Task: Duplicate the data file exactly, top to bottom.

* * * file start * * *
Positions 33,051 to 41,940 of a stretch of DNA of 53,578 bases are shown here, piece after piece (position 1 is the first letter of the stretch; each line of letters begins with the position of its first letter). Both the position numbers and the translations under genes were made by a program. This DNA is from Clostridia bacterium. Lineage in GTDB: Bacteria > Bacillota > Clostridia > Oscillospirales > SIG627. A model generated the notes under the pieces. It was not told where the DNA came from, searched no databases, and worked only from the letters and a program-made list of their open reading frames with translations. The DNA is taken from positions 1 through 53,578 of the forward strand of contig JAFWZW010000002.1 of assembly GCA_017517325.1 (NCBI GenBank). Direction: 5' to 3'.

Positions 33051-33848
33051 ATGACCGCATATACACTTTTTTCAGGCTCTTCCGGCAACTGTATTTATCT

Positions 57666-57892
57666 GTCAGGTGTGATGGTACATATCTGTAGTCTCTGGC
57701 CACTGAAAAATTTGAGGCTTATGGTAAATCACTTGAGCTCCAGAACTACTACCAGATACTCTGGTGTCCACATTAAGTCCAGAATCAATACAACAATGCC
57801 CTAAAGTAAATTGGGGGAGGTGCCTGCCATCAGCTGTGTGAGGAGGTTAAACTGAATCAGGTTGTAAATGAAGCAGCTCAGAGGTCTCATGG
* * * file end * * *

Positions 33,051 to 41,940 of a stretch of DNA of 53,578 bases are shown here, piece after piece (position 1 is the first letter of the stretch; each line of letters begins with the position of its first letter). Both the position numbers and the translations under genes were made by a program. This DNA is from Clostridia bacterium. Lineage in GTDB: Bacteria > Bacillota > Clostridia > Oscillospirales > SIG627. A model generated the notes under the pieces. It was not told where the DNA came from, searched no databases, and worked only from the letters and a program-made list of their open reading frames with translations. The DNA is taken from positions 1 through 53,578 of the forward strand of contig JAFWZW010000002.1 of assembly GCA_017517325.1 (NCBI GenBank). Direction: 5' to 3'.

Positions 33051-33848
33051 ATGACCGCATATACACTTTTTTCAGGCTCTTCCGGCAACTGTATTTATCT

Positions 57666-57892
57666 GTCAGGTGTGATGGTACATATCTGTAGTCTCTGGC
57701 CACTGAAAAATTTGAGGCTTATGGTAAATCACTTGAGCTCCAGAACTACTACCAGATACTCTGGTGTCCACATTAAGTCCAGAATCAATACAACAATGCC
57801 CTAAAGTAAATTGGGGGAGGTGCCTGCCATCAGCTGTGTGAGGAGGTTAAACTGAATCAGGTTGTAAATGAAGCAGCTCAGAGGTCTCATGG